UB students react to New York State free tuition plan
Students have mixed feelings about Gov. Cuomo’s Excelsior Scholarship
Matt Rivera almost dropped out of UB after his freshman year because tuition was too expensive.
Rivera, Student Association president, has struggled with college tuition fees and is excited amongst other students about the tuition-free legislation that Albany lawmakers approved this past weekend. Governor Andrew Cuomo introduced the Excelsior Scholarship in January that states students who are enrolled at a four-year State of New York college and whose families earn no more than $100,000 a year may be eligible.
Students must be full-time with 30 credits per year, but the caveat is that students must work in New York State for as many years as they received the scholarship. If they do not stay in New York State, the scholarship would be revoked and students would be required to pay back the loan.
UB has not yet released any official statement regarding free tuition.
“I think it’s a really great idea and I’m glad we were finally able to pass something,” Rivera said. “I’m glad that students with families who have lower incomes can attend college and don’t have to worry about tuition even though there will be other fees. Tuition fee is a huge burden and it’s great they won’t have to come out of school with those loans.”
Rivera said he would qualify for this scholarship and would love to be a part of the program.
Joseph Glickman, a freshman computer science major, has a full tuition scholarship based on merit and is also excited about the program.
“I think it’s good to make education as accessible to as many people as possible,” he said. “That’s the only way you can really better society and raise the standards of the community.”
UB’s current tuition is $6,770 for New York State residents and $23,270 for out-of-state residents. Room and board and university fees are not included in the scholarship program.
An income cap will be raised to $110,000 in 2018 and will lift to $125,000 in 2019. Cuomo attempted to make undocumented students eligible, but lawmakers did not include that clause in the final budget.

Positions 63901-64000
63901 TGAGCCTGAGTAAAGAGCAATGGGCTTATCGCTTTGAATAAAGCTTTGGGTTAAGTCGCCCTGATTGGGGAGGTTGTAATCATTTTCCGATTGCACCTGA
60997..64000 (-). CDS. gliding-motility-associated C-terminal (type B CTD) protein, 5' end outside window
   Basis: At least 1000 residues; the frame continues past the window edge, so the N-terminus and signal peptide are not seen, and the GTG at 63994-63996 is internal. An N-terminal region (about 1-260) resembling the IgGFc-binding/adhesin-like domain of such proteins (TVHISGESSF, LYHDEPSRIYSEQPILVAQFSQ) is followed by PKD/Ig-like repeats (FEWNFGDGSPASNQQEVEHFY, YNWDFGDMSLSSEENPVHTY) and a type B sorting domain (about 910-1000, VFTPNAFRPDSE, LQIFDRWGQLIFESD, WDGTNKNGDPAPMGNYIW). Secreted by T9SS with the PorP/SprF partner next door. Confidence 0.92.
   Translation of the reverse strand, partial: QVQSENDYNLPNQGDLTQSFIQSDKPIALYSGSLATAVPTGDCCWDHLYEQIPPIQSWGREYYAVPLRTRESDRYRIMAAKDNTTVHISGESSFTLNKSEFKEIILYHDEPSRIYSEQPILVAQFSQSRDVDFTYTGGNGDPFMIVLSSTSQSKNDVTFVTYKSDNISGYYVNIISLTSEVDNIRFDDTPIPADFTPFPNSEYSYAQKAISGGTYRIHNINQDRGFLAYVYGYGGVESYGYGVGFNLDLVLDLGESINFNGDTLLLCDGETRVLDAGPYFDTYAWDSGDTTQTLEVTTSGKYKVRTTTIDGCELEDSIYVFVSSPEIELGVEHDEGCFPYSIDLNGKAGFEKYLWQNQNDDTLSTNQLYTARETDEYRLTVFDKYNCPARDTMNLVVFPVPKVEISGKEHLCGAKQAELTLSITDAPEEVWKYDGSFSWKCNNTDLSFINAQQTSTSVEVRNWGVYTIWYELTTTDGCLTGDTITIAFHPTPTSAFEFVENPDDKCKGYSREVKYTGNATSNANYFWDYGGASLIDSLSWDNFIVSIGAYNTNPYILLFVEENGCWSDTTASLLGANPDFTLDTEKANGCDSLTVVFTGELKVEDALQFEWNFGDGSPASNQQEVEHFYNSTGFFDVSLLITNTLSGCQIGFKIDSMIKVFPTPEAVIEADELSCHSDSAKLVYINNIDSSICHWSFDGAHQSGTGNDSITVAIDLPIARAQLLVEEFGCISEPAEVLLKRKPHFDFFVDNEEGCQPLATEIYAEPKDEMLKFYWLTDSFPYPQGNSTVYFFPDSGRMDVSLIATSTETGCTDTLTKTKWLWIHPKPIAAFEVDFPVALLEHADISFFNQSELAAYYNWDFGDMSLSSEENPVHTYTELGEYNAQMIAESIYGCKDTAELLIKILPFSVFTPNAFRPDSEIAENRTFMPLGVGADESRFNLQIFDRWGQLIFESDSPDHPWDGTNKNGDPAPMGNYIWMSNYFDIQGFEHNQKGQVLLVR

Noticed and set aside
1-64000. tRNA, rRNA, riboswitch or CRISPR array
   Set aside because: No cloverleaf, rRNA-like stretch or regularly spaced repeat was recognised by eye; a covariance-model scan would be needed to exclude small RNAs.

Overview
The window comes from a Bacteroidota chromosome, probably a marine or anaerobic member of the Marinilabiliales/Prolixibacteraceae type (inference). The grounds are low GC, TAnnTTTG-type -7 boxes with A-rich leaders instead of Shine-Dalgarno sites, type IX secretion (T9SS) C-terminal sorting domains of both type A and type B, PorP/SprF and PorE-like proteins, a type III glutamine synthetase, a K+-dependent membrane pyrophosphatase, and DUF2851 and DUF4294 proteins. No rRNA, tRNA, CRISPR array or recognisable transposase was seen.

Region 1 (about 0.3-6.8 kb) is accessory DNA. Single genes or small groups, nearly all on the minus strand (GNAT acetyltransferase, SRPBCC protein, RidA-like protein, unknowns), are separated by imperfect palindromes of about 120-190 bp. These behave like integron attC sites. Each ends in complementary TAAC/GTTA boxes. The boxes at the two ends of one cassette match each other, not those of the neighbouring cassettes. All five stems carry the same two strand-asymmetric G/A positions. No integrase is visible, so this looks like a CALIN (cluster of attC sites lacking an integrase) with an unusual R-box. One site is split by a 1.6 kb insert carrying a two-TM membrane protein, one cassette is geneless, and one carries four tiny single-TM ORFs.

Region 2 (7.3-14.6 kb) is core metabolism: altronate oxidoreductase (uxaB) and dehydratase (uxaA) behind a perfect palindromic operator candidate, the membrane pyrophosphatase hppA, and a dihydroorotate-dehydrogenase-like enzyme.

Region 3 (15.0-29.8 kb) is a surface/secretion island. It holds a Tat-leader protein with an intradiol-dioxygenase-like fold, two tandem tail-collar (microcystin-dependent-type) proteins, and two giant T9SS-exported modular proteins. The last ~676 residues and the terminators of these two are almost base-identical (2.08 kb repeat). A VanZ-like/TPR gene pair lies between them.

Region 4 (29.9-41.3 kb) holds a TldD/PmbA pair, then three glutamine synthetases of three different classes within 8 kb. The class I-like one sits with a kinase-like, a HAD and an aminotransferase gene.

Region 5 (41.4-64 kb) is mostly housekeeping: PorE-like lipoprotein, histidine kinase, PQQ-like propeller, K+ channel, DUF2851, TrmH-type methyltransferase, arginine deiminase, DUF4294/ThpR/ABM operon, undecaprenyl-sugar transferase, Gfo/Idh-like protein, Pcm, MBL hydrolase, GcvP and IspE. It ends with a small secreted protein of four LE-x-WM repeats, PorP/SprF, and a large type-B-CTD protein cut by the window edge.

Other students who qualify are skeptical about the program.
Adutayo Adewole, a junior exercise science major, thinks students who don’t pay tuition won’t take school seriously.
“It’s going to make [college] like high school part two. It’s going to be a waste of time,” Adewole said.
Nolan Grieb, a sophomore finance major, thinks the offer is too good to be true.
“I think there are loopholes that need to be written before it’s finalized,” Grieb said. “I would say I’m skeptical. It’s not black and white like Cuomo says it is.”
Other students are upset they won’t qualify.
Hanna Kim, an international student from South Korea and a sophomore business administration major, thinks the program will be helpful for lower income families but not for other students.
“I don’t think it’s that fair,” Kim said. “I think they should make a better policy that involves out-of-state and international students because not all international students are loaded with money.”
Evan Tirsun, a senior business administration major, wishes this plan came into effect when he first started college.
He hasn’t decided if he wants to stay in New York after college, so he isn’t sure if he would take advantage of the scholarship.
“I do think it’s a good start to making school cheaper for students who can’t afford it,” Tirsun said.
Hannah Stein is a co-senior news editor and can be reached at firstname.lastname@example.org